Originally published March 24, 2009. Updated November 11, 2014.
There is no simple formula you can use to individualize the amount of supplemental antioxidants you need based on such considerations as age, weight, height or other characteristics. However, many good quality multivitamin products provide adequate antioxidants for most people. Here are my general recommendations:
- Vitamin C: 250 mg daily. This amount is more than adequate to saturate the body’s tissues and provide protection against cancer, heart disease and other chronic illnesses. You can take up to 1,000 mg extra C a day if you have additional oxidative stress in your life, such as an illness, or if you are exposed to a lot of pollution or secondhand smoke.
- Vitamin E: 400 IUs a day of mixed natural tocopherols, or at least 80 mg of mixed tocopherol and tocotrienols. Always choose natural vitamin E (d-alpha tocopherol with mixed tocopherols) and avoid the synthetic form (dl-alpha-tocopherol). The best brands will also include mixed tocotrienols, the other components of natural vitamin E. I take vitamin E at lunch or dinner.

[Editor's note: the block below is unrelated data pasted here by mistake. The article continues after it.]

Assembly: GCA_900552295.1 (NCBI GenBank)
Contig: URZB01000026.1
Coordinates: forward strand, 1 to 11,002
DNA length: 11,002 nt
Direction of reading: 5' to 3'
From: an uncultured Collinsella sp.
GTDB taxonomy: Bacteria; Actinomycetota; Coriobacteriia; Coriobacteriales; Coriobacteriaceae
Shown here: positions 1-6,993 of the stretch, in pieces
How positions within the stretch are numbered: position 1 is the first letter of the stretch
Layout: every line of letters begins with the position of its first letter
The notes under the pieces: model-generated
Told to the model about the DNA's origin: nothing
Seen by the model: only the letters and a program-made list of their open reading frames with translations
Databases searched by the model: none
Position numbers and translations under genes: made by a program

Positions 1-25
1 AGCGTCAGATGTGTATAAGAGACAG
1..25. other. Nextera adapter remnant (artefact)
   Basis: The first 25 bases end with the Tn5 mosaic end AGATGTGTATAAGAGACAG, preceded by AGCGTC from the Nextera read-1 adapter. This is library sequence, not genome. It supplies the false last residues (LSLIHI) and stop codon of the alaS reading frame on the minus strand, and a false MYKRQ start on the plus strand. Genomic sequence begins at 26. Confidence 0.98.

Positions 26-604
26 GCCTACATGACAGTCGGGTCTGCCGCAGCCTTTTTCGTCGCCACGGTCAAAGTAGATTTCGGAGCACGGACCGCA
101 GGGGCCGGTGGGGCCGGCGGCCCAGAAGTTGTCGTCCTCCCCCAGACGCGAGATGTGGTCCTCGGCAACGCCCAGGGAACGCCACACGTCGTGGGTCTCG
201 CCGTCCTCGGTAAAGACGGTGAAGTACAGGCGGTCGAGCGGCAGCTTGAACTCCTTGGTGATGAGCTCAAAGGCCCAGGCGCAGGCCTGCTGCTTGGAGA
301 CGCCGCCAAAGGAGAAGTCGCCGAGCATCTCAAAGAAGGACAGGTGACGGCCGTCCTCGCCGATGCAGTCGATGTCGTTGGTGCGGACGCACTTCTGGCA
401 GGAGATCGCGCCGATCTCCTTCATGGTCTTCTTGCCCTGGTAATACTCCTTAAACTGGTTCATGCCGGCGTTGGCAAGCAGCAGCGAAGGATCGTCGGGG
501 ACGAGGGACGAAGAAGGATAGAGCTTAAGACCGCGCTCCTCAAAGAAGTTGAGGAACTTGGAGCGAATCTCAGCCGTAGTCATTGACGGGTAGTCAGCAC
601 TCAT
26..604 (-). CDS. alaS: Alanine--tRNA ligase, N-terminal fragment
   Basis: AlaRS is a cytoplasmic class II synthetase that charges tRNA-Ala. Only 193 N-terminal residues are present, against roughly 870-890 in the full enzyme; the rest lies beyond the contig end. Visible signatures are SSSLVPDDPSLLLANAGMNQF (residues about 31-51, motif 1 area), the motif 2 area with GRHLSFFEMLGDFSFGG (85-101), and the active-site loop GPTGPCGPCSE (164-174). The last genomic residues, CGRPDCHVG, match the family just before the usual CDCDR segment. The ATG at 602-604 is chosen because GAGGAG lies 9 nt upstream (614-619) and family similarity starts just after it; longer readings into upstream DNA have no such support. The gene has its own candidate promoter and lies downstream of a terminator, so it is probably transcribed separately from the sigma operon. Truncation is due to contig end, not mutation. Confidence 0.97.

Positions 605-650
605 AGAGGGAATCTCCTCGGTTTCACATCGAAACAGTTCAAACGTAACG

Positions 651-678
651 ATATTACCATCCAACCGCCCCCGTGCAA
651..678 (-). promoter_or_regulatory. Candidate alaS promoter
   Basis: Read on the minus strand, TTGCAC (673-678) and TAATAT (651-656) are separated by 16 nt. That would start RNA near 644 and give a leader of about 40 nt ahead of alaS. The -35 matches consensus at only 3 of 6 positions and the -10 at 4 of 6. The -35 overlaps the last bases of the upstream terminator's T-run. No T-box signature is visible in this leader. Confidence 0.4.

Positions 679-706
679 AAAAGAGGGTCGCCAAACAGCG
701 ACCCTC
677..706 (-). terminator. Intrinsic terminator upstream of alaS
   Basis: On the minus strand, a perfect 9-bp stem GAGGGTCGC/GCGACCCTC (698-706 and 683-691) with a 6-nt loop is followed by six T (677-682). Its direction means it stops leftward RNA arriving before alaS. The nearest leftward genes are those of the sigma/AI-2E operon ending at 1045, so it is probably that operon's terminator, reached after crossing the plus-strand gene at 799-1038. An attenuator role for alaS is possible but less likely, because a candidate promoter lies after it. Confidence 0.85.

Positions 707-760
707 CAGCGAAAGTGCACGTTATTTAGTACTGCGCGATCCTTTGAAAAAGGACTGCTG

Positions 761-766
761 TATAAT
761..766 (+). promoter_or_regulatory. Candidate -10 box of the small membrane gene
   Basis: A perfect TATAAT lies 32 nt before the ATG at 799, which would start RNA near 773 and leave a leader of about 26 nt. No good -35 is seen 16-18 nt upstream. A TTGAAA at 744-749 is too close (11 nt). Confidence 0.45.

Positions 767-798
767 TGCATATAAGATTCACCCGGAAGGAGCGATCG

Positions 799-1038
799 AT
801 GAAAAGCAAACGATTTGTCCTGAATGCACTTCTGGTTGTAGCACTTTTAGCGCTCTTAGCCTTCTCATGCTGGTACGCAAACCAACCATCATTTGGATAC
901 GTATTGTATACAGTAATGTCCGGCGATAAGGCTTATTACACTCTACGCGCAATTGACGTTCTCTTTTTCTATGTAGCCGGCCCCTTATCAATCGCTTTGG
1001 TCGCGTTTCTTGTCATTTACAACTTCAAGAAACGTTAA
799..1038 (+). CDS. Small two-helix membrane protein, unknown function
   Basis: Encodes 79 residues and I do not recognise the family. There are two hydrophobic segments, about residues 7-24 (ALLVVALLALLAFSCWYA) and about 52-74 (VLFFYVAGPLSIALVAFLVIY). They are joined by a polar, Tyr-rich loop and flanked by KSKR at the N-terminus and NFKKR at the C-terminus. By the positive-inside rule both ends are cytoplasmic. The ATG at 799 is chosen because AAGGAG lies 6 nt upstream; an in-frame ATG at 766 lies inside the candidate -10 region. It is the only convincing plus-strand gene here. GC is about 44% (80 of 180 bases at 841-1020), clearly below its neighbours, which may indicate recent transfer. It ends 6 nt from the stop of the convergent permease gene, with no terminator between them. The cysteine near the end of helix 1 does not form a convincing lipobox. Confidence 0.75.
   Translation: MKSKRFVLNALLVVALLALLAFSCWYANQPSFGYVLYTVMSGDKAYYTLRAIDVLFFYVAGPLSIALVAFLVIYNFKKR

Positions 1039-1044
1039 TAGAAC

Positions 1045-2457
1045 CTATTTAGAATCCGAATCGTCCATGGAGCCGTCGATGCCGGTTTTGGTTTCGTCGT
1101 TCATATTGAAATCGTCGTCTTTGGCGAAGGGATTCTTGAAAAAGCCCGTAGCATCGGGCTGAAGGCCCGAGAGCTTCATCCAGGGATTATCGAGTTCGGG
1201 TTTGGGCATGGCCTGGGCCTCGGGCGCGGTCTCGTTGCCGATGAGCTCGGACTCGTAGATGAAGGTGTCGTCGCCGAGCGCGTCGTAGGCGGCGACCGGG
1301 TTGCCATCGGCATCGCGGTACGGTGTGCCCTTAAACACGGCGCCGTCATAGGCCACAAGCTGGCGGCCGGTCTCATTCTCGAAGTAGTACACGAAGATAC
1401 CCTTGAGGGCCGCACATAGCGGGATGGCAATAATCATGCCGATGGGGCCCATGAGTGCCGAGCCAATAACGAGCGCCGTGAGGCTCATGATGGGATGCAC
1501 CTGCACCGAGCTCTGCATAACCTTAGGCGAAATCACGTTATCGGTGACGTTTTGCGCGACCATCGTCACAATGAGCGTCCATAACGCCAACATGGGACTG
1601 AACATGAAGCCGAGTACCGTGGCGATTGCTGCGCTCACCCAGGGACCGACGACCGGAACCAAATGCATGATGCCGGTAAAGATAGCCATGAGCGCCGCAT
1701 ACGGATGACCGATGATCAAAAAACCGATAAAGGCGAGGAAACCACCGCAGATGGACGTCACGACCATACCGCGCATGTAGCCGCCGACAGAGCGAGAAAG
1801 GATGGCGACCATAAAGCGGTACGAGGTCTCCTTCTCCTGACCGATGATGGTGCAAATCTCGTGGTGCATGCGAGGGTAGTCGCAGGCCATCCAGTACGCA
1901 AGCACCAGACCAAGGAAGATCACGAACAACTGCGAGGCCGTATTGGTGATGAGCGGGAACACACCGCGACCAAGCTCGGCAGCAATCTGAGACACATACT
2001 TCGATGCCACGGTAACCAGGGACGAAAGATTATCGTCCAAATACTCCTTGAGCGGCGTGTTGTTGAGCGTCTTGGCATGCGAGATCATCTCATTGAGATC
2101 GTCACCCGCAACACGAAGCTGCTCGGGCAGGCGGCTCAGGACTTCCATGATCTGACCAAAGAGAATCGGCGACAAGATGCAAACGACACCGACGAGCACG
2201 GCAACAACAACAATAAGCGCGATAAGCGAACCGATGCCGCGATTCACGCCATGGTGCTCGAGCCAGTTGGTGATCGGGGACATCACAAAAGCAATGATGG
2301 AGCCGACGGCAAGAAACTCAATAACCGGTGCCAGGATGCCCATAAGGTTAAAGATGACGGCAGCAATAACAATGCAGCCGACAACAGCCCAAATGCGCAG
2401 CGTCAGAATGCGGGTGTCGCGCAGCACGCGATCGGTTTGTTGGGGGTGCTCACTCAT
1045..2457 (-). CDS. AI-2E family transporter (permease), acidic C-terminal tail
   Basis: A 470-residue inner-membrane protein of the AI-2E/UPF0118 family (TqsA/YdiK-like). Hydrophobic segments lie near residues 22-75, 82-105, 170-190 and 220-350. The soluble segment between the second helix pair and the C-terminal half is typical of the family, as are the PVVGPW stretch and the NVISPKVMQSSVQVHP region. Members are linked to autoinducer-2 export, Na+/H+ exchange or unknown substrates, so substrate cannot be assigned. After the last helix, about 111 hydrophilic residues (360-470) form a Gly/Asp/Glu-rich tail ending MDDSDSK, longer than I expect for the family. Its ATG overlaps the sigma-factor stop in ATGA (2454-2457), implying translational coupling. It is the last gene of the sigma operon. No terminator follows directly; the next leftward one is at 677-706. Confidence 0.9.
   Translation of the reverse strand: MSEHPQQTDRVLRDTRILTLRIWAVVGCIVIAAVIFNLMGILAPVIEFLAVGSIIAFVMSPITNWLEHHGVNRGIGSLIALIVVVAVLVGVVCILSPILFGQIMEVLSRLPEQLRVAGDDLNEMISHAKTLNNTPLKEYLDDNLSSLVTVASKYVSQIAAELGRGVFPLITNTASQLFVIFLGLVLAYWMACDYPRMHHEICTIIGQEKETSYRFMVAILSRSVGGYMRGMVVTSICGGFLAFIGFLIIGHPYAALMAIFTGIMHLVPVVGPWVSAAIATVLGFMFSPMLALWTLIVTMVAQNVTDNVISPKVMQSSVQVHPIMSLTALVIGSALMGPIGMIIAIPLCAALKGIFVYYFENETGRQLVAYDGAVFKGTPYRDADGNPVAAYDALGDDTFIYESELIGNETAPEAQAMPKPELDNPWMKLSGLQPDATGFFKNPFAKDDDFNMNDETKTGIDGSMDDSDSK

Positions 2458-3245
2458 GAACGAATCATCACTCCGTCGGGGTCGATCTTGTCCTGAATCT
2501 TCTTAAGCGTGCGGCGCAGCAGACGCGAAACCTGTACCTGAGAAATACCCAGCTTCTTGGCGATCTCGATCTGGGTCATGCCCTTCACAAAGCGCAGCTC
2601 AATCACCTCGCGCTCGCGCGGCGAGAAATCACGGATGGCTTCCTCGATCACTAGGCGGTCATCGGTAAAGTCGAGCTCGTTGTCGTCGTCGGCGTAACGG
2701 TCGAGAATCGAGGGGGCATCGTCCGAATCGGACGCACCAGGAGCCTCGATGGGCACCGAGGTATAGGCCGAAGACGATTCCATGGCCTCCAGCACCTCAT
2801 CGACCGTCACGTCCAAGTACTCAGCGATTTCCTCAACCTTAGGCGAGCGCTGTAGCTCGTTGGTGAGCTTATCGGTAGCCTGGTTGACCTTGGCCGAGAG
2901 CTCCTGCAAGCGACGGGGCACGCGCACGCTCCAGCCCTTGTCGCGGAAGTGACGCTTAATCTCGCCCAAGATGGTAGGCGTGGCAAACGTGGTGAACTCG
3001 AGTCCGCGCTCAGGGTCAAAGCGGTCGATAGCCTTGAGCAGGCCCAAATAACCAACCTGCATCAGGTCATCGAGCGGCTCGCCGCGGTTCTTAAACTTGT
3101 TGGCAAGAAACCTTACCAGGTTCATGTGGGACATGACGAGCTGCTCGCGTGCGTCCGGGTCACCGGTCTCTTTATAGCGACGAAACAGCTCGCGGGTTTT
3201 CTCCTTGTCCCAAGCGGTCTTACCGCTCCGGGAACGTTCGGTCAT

- Selenium: 80-200 micrograms (mcg) a day. This trace mineral has antioxidant and anticancer properties. Because selenium and vitamin E facilitate each other’s absorption, I recommend taking them together. Doses above 400 mcg of selenium a day may not be healthy.
- Vitamin A or mixed carotenes: 15,000 IUs a day. Use natural forms of mixed carotenoids such as alpha- and gamma-carotene along with beta-carotene, which are easily found in health food stores. Read the label to make sure products contain lycopene, the red pigment in tomatoes that helps prevent prostate cancer, and lutein, which protects against cataracts and macular degeneration. Better brands will include other important carotenoids such as astaxanthin, zeaxanthin, phytoene and phytofluene.
Always take supplements with meals to enhance absorption and reduce the risk of stomach upset. Just bear in mind that the antioxidant supplements I recommend are your backstops and insurance against falling short of these same nutrients in your daily diet, and are not a substitute for good nutrition. Be sure to eat a variety of organic fruits and vegetables across the color spectrum to get a full complement of antioxidants. As you get older, if you are exposed to toxins or if your diet isn’t as good as it should be, strive to get additional antioxidants from foods. To learn more about your specific needs, or if you have a new health concern, weight change or some other variation in your physical status, consult my Vitamin Advisor.
Andrew Weil, M.D.